Kerry Washington Recalls the Joy and Vision of 'Little Fires Everywhere' Director Lynn Shelton

John P. Fleenor/Hulu
From left: Lauren Levy Neustadter, Liz Tigelaar, Pilar Savone, Lynn Shelton and Kerry Washington on the set of 'Little Fires Everywhere' in 2019. Shelton died May 16 of a blood disorder at age 54.

The star and executive producer remembers the independent filmmaker behind 'Humpday,' 'Your Sister’s Sister' and the Hulu miniseries — who died May 16 of a blood disorder at age 54 — as a kind and commanding collaborator.

When we set out to adapt Little Fires Everywhere, we had some creative hurdles to overcome. The show embodies a multitude of themes and explores several disparate points of view. Finding a director who could help tie it all together and communicate it — visually, emotionally and cinematically — posed a genuine challenge. Then we met Lynn Shelton.

When Lynn took her seat at the table to pitch her vision of the show, she came armed with a gorgeous lookbook. In it, she'd pulled pictures from films she loved, works from visual artists and images from popular culture. She'd assembled an aesthetic language for the entire series. As Lynn walked us through it, she generously told us intimate stories about her journey through life and how each of these adventures gave her a deep understanding of the characters and themes of our show. Her vision embodied our best hopes and imaginings. Her lookbook became our template, and her searching, compassionate understanding became our guiding force.

I can't say that filming was Lynn's most happy place — she found joy in so much of life. I think fondly of the joy we shared talking about our kids and our passion for motherhood. But on set, bringing a shared vision to life, she was certainly in her element. She thrived behind the camera, at the monitor, with her headphones on.

Lynn loved to find the beautiful truth of a scene. And whenever that magical alchemy was achieved, the enthusiasm and pride that she expressed instilled a confidence in everyone around her. She loved reaching for excellence. She looked for it in herself, and she looked for it in her cast and her crew. Lynn created an environment where each of us felt safe enough to bravely explore the deeply emotional terrain of our series. From our youngest actors to our most seasoned crewmembers, we were all invited into Lynn's joy and encouraged to outshine even our own expectations.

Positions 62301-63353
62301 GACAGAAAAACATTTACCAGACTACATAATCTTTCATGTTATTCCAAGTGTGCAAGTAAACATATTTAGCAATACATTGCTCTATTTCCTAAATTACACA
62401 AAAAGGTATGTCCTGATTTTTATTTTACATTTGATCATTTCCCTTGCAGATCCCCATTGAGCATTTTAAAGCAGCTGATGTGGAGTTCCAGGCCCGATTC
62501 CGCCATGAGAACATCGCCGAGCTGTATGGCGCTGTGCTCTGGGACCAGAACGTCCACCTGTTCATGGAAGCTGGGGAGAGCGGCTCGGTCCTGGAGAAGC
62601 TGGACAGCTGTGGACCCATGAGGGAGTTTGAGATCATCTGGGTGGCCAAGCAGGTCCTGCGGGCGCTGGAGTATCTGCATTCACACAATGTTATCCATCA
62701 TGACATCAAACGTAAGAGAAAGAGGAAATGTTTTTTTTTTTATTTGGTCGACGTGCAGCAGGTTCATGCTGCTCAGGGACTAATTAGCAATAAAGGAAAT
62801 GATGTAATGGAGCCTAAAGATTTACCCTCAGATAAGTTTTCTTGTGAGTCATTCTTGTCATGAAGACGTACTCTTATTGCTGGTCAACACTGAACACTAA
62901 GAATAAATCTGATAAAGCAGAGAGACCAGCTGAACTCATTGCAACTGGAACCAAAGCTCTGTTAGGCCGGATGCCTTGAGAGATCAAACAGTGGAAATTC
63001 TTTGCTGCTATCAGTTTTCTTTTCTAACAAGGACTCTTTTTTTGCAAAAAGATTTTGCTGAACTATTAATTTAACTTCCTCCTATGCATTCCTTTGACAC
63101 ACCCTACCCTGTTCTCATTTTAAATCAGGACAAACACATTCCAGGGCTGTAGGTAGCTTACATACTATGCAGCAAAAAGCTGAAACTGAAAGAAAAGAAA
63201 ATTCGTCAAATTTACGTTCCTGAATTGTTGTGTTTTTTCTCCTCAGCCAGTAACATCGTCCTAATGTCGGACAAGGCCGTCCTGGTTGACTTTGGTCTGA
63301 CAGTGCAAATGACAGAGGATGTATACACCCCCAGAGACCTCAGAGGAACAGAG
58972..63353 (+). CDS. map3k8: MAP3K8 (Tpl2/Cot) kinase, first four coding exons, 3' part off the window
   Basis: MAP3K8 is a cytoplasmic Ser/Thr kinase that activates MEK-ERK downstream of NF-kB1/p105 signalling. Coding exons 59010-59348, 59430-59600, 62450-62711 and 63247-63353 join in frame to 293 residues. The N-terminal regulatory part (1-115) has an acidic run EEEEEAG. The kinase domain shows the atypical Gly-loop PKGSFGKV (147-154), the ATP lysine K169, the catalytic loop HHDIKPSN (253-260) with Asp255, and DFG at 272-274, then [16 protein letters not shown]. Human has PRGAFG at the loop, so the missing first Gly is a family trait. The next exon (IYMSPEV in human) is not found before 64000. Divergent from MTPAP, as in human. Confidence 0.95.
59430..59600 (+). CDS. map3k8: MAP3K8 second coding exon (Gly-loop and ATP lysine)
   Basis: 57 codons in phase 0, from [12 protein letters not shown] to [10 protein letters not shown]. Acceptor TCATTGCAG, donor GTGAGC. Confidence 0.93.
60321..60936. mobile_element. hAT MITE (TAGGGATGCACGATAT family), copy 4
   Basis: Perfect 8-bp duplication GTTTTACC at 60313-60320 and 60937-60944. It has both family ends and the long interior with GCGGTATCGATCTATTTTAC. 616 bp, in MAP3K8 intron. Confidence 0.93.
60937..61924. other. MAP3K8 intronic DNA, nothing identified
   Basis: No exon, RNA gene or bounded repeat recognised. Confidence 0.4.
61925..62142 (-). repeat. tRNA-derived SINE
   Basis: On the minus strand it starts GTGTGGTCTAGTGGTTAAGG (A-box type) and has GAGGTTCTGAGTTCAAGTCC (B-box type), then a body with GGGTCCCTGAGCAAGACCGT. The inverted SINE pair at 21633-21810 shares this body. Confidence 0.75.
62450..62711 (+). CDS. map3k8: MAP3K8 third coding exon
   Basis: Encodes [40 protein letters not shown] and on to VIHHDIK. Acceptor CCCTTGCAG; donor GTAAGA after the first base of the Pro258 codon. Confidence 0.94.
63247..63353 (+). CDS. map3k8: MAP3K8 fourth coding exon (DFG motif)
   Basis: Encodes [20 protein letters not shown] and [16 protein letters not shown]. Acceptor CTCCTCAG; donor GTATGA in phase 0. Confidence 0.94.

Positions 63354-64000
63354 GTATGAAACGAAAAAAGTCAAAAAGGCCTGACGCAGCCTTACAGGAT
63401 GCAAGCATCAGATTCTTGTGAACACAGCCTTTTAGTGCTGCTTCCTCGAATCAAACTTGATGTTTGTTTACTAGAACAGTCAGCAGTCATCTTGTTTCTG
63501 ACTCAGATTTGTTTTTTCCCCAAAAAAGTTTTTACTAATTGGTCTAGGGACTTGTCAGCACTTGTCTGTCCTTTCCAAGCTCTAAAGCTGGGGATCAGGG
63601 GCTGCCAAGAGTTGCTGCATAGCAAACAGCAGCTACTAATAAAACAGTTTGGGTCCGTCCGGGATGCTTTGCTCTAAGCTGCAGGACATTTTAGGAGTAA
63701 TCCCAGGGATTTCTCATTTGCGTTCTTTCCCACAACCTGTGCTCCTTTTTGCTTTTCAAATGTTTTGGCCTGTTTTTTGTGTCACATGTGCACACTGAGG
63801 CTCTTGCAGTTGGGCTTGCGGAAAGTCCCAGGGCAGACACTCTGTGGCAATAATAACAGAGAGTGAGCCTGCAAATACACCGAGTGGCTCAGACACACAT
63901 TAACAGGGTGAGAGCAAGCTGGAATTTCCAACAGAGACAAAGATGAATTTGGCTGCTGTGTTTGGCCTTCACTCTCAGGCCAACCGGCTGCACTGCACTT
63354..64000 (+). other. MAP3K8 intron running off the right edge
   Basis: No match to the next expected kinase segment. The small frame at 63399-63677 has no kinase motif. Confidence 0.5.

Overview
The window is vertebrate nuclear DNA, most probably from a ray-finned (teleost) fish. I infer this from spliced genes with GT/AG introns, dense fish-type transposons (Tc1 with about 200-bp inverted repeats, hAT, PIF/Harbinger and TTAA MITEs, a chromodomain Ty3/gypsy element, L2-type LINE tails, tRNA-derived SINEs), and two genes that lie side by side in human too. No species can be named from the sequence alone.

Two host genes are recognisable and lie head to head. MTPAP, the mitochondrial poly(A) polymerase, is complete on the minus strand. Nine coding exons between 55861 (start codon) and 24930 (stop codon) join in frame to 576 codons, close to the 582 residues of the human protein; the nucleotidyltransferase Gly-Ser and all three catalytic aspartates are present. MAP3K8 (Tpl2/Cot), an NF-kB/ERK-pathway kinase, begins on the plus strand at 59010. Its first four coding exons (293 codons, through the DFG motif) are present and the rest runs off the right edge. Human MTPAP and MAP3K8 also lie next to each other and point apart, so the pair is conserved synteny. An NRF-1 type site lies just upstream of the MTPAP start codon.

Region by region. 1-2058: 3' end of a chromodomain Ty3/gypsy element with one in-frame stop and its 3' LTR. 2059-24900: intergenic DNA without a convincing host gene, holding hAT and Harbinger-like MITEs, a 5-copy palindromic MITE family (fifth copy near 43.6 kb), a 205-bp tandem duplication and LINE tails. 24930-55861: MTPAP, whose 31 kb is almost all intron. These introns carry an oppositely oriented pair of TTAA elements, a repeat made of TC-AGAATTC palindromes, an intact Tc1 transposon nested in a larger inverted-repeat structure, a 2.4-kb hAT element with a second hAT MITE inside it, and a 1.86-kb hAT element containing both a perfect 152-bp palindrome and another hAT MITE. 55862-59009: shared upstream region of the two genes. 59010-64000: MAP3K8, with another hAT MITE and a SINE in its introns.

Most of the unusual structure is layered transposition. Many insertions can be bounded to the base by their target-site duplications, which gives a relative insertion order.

In our business, there is so much focus on the work, the challenges and the pressure. But Lynn always had fun. Even with long hours, tight budgets and the scheduling drama of shooting with minors, she always held on to gratitude for the opportunity to do what she loved. This attitude didn't just motivate us, it kept us inspired and strong.

Filmmaking is always a collaborative process. Lynn truly understood this. During filming, there were so many nuances to capture, so many perspectives to honor. Lynn would listen to feedback from us, her fellow producers and storytellers. She would metabolize notes and refine the work while holding space for her own artistic vision. This was one of the qualities that amazed me most about her — the ability to hold space for everybody to feel that they have an important voice in the process while still shouldering the responsibilities of a leader. It's no simple task, but she did it beautifully and generously.

Lynn's lookbook stayed in my trailer the whole time we filmed as a reminder of the glorious vision we were pursuing. Since the news of her passing, it sits on my desk and I look at it every single day. The loss of Lynn is devastating. She was a beautiful human being and a courageously independent filmmaker. Lynn said no to a lot of things that didn't feed her soul. To honor her legacy, we need to make sure that we are encouraging more voices like hers — female voices, voices committed to authenticity and independence. Her sense of authorship and confidence in her own vision is something I will carry with me for the rest of my career.

To be clear that the story you're telling is the one that you want to tell and then to tell it with joy, those are the marching orders that Lynn's legacy will always whisper into my heart. 

This story first appeared in the July 1 issue of The Hollywood Reporter magazine. Click here to subscribe.